Almost five years ago we bought a new TV on the day after Christmas. We were upgrading from the old CRT model that N had bought when he was in college. At the time it was the most money we had ever spent on anything, other than our house, so we also got a 5-year extended warranty for about $200.

For the most part the tv worked great until the last few years when it’s been having problems. We’ve had the repair guy out several times and he’s replaced various parts but it still kept breaking. Our warranty expires this December 26th so I was getting anxious to get the TV fixed before it ran out but we just got word that the store is replacing our set with a new one because it’s more cost-effective than repairing it. Yay!

So we can either take this set or we can pick out a different model and get the equivalent cost in store credit. On Black Friday we’re going to head to the store and see what the deals are so we can get the most out of our store credit. It almost feels like we’ve won a sweepstakes or something.

Kindle Lending Library

Amazon just launched a lending library for the Kindle. If you have an Amazon Prime membership and a Kindle you can borrow one book a month. It looks like they have a pretty good selection.

I have a Kindle but my free one-year Amazon Prime subscription through their Amazon Mom program sadly just ended. It’s only been a few weeks but I miss it already.

This lending library just might be the excuse I need to renew my membership.

Olliegraphic Custom Bowls

Last week the custom bowls I ordered for E and some of his cousins came from Olliegraphic! I love how they turned out.

They’re normally $21 a piece + shipping but I had snagged some discount vouchers at Zulily which brought them into niece-and-nephew-Christmas-present range (we have a lot of them). I still have one voucher left which I’m going to use to order Mimi a bowl, but I’m holding off until we have a better idea of what color the little baldie’s hair is going to be. 🙂

If you’re interested in ordering, there are a few things you should know. The bowls are dishwasher-safe but not microwave-safe which makes them great for cereal but bad for, um, foods you might want to microwave. The custom plates, which I assume you also can’t put in the microwave, might be more inconvenient.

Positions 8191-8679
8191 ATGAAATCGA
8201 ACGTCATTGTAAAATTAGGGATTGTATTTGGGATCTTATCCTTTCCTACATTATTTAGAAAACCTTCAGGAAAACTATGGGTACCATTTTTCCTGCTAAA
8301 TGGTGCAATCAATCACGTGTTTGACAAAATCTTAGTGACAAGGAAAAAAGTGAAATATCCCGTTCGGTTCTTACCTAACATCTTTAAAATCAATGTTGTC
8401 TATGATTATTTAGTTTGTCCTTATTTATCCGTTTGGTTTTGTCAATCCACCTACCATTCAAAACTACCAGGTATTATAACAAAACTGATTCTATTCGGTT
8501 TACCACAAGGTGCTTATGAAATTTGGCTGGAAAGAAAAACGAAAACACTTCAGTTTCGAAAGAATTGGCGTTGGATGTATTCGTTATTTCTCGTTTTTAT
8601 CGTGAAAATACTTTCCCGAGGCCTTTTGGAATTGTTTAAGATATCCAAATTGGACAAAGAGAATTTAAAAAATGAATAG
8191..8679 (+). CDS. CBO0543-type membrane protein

Also, I found the skin tones to be a little lighter than they looked on my screen. I picked the lightest shade (“fair”) for E and the next darkest shade (“light”) for his half-Korean cousins but with them side by side I have a hard them telling the difference and while they look super cute I think the next shade darker would have been better.

All and all, I’m really happy with how the bowls turned out and can’t wait to send them to my nieces and nephew. As gifts go, they’re cute and a little out-of-the-ordinary. Since they’re custom-made it takes about 3-4 weeks to receive your order so don’t procrastinate if you’re want to give them as Christmas gifts.

I Heart Art: 20×200

20×200 and Tiny Showcase are two of my favorite places online to browse for affordable art. I’ve bought a few prints from Tiny Showcase over the last few years, mostly work by Scott C and Jen Corace, but I haven’t bought anything from 20×200–yet.

I have a voucher to 20×200 that I bought on one of those deal-of-the-day sites burning a hole in my pocket and these are some prints that have caught my eye.

Vogue JUL07:pg145 (Ripeness is All) by Lauren DiCioccio
(I LOVE these pieces by DiCioccio.)

28 Camera Drawings by Christine Berrie
(The vintage Polaroid camera N gave me earlier this year is the same model as the one in the upper right.)

Memories of Festivals by Tatsuro Kiuchi
Squeeze by Gary Petersen

What do you think? Do any of these (or anything else on 20×200) strike your fancy?